I am trying to write a multithreaded logging system for a program running on linux.

Calls to the logging system in the main program threads pushes a data structure containing the data to be logged into a FIFO queue. A dedicated thread picks the data of the queue and outputs the data, while the programs main thread continues with its task.

If the main program causes SIGSEGV or other signals to be raised I need to make sure that the queue is empty before terminating.

My plan is to block the signals using pthread_sigmask http://man7.org/linux/man-pages/man3/pthread_sigmask.3.html for all but one thread, but reading the list of signals on http://man7.org/linux/man-pages/man7/signal.7.html i noticed:

A signal may be generated (and thus pending) for a process as a whole (e.g., when sent >using kill(2)) or for a specific thread (e.g., certain signals, such as SIGSEGV and SIGFPE, >generated as a consequence of executing a specific machine-language instruction are thread directed, as are signals targeted at a specific thread using pthread_kill(3)).

If I block SIGSEGV on all threads but a thread dedicated to catching signals, will it then catch a SIGSEGV raised by a different thread?

I found the question Signal handling with multiple threads in Linux, but I am clueless as to which signals are thread specific and how to catch them.

  • 2
    It's been my view for about thirty years that programs shouldn't catch SIGSEGV: they should be debugged.
    – user207421
    Nov 30 '13 at 20:26
  • 1
    I Agree. The whole purpose of catching SIGSEGV or similar systems is to get the last logged info out the program, to help find the bug that caused the program to fail in the first place. Nov 30 '13 at 20:58
  • 1
    So temporarily disable buffering in the log system, run the program, check the log, debug the program.
    – user207421
    Nov 30 '13 at 22:00
  • Did you try to wait for the logger;s queue to become empty in the signal handler and then continue with normal operation? Justa questions, don't know if that's possible.
    – egur
    Nov 30 '13 at 22:37
  • 1
    If your program is throwing SIGSEGV (or SSIGBUS) then you are up a certain creek without a certain instrument. I think it is game over
    – Ed Heal
    Dec 1 '13 at 8:18

I agree with the comments: in practice catching and handling SIGSEGV is often a bad thing.

And SIGSEGV is delivered to a specific thread (see this), the one running the machine instruction which accessed to some illegal address.

So you cannot run a thread dedicated to catching SIGSEGV in other threads. And you probably could not easily use signalfd(2) for SIGSEGV...

Catching (and returning normally from its signal handler) SIGSEGV is a complex and processor specific thing (it cannot be "portable C code"). You need to inspect and alter the machine state in the handler, that is either modify the address space (by calling mmap(2) etc...) or modify the register state of the current thread. So use sigaction(2) with SA_SIGINFO and change the machine specific state pointed by the third argument (of type ucontext_t*) of the signal handler. Then dive into the processor specific uc_mcontext field of it. Have fun changing individual registers, etc... If you don't alter the machine state of the faulty thread, execution is resumed (after returning from your SIGSEGV handler) in the same situation as before, and another SIGSEGV signal is immediately sent.... Or simply, don't return normally from a SIGSEGV handler (e.g. use siglongjmp(3) or abort(3) or _exit(2) ...).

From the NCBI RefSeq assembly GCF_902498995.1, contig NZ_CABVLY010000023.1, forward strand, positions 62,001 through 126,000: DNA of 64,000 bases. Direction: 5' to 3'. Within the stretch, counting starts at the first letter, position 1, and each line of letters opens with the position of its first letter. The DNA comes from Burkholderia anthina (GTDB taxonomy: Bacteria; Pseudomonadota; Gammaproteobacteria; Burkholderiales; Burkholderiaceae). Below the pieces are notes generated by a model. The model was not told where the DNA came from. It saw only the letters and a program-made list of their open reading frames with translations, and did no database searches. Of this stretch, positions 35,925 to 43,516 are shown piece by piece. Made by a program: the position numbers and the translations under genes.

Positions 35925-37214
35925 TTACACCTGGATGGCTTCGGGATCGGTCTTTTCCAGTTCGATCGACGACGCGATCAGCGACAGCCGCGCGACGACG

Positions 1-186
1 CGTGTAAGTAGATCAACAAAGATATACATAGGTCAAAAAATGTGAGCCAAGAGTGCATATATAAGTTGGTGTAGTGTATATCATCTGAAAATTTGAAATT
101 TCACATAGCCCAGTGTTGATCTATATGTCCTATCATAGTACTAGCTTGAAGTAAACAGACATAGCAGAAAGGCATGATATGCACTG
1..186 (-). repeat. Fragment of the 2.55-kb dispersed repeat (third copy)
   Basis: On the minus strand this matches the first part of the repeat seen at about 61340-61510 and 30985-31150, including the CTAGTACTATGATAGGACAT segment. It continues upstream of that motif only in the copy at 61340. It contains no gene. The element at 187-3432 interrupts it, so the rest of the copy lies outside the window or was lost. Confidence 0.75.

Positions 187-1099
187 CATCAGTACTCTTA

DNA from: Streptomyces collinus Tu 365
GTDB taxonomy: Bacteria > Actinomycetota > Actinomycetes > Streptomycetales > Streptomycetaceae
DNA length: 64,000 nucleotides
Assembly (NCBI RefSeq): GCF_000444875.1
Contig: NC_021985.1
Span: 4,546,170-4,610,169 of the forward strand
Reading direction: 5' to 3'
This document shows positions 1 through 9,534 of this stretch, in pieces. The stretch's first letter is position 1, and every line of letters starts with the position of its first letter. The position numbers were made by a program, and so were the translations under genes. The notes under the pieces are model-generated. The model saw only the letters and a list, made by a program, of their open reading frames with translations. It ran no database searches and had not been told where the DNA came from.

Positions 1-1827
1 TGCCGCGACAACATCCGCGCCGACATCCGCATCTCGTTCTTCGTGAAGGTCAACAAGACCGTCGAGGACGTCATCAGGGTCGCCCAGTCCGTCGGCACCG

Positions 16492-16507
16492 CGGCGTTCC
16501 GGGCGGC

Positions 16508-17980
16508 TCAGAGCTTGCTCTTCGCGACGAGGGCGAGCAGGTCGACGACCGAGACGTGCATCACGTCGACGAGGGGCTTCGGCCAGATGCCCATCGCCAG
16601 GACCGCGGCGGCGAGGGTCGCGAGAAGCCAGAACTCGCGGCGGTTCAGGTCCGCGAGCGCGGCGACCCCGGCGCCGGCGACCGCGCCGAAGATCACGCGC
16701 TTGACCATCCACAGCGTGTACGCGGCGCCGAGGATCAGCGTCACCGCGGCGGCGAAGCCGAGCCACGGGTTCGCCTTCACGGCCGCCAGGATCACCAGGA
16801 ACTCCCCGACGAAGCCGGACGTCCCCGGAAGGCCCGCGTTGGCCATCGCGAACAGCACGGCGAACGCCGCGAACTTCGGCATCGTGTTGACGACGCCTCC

Even if you happen to do all this, it is rumored that Linux kernels are not extremely efficient on such executions. So it is rumored that trying to mimic Hurd/Mach external pagers this way on Linux is not very efficient. See this answer...

Of course signal handlers should call only (see signal(7) for more) async-signal-safe functions. In particular, you cannot in principle call fprintf from them (and you might not be able to use reliably your logging system, but it could work in most but not all cases).

What I said on SIGSEGV also holds for SIGBUS and SIGFPE (and other thread-specific asynchronous signals, if they exist).

  • If specifically protecting an area of memory from thread access for a certain amount of time with mprotect(), a SIGSEGV handler can indeed be portable, because subsequent SEGVs will not be "random invalid memory access" that need complex fixup. Of course, one should check that the faulting address is indeed in the protected range, and if not, abort the program, because the SEGV was from an invalid access in that case.
    – Bogatyr
    Jan 22 '21 at 18:18

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